H is for Happiness [The A-Z of Step-Parenting]


Having reviewed some of my previous entries I have acknowledged that moving in with my family has made me a grumpy man. I’m sure my family would disagree and say that I was a grumpy man before I moved in.

Taking this into account it is clear that happiness comes in a variety of forms. My advice is to identify what brings happiness to you. Is it the enjoyment of teaching your step children a new skill? Is it the family occasion where a remote aunt tells you your step children are a credit to you? Could it be the moment when a household chore is completed without hours of nagging?

Whatever it may be my experience tells me to look out for it and when it arrives grab it with both hands and hold on tight.

In our house happiness comes hand in hand with a busy environment. Take for example the evenings when the front door is replaced with on which revolves. A procession of my step sons friends knock on and enter. It amazes me that they can’t all arrive at the same time but that’s another story.

On entering they all make the effort to say hello and they all make the effort to have a small chat. They all take for granted that they are going to be given grief for wearing their trousers half way down their backsides. They are all accepting that their ever changing hairstyles will be viewed with suspicion. They all acknowledge that they will behave differently towards us than they would their parents. They are all aware that they are welcome as long as a degree of respect is afforded to us.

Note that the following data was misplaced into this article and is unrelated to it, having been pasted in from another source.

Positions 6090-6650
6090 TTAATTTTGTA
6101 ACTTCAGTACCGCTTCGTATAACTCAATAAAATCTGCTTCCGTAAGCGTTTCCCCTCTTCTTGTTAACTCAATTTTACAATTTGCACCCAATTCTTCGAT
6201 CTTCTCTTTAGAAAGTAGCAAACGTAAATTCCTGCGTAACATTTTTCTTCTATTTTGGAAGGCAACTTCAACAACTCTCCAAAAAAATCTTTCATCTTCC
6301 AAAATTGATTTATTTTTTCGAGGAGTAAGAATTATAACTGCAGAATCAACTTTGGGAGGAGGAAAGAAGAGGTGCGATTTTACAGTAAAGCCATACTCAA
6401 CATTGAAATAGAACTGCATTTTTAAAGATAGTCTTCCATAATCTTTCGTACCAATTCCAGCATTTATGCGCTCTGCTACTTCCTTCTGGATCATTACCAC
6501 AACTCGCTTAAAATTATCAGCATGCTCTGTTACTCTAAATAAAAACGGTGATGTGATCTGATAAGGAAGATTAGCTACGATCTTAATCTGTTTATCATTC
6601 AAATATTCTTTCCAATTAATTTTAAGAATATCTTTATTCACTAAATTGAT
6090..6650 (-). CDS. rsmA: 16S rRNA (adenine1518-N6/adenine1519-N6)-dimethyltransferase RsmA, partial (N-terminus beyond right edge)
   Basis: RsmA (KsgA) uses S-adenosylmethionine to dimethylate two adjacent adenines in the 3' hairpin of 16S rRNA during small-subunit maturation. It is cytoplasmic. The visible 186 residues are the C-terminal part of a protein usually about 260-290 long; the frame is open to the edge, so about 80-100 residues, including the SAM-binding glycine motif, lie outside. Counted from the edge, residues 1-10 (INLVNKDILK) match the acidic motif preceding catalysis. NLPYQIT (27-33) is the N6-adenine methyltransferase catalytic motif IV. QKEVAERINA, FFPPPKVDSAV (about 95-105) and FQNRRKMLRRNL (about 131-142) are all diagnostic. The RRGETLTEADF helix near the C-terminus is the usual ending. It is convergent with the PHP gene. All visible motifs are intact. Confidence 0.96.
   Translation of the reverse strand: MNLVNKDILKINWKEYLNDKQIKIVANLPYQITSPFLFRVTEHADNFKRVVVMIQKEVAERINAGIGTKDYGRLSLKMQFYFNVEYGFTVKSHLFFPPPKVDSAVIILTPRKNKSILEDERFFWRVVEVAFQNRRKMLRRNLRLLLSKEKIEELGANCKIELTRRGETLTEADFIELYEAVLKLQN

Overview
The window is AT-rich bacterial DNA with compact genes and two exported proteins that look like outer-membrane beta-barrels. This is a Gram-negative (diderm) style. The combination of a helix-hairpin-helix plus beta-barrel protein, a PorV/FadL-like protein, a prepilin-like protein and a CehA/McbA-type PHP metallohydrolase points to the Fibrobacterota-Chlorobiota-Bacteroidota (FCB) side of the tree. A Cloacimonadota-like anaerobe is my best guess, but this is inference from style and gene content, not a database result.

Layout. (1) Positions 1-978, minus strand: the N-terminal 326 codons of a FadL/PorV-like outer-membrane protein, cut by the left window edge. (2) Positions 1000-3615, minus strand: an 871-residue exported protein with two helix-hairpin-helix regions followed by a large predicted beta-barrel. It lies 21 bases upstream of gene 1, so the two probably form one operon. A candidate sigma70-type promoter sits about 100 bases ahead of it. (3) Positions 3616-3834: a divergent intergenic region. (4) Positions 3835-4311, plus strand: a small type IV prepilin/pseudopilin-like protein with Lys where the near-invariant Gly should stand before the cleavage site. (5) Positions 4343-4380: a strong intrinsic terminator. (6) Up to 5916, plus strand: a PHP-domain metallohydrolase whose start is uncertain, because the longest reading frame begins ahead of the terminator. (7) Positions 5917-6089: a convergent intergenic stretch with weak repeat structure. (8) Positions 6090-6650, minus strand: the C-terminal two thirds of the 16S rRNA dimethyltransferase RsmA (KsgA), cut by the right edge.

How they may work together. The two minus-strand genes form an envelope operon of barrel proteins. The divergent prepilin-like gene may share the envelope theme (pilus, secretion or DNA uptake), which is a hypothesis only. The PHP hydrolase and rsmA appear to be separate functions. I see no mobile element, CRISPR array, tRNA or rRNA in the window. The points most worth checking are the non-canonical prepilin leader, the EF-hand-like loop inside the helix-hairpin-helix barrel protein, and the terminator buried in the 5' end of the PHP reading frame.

Add to this the acceptance that a plate of food will be thrown into the room they are occupying and they remain hassle free their length of stay can be extended. In return for offering them shelter and sustenance they tend to leave us alone – a good transaction on the face of it.



So why then does this bring happiness with it and why then do I encourage it? For me happiness is being accepted in some form or another, by yourself, your partner, your family or your friends. To be accepted by your step children and their friends is a different level of happiness altogether.

To enter their world and be included is the ultimate form of approval, I agree this can be well hidden from time to time. On the odd occasion (actually it’s more often than not) I am excluded from certain conversations and the room will go quiet if I enter. Yet this feels like a greater acceptance as I am being treated in exactly the same way as my wife.

I was rubbish at maths at school as it felt like a foreign language. However, I could always follow a simple equation, little did I know I would be jotting one down in later life; family life + chaotic evenings + acceptance = happiness.

Hindsight is a wonderful thing and from it happiness can be furthered. Ken Dodd sang, “Happiness, happiness – the greatest gift that I possess.” I couldn’t agree more.

This is part eight of the “A-Z of Step-Parenting” series by Paul Nevitt, a 33-year-old male with plenty of experience of living with stepchildren. Visit his adoption blog too.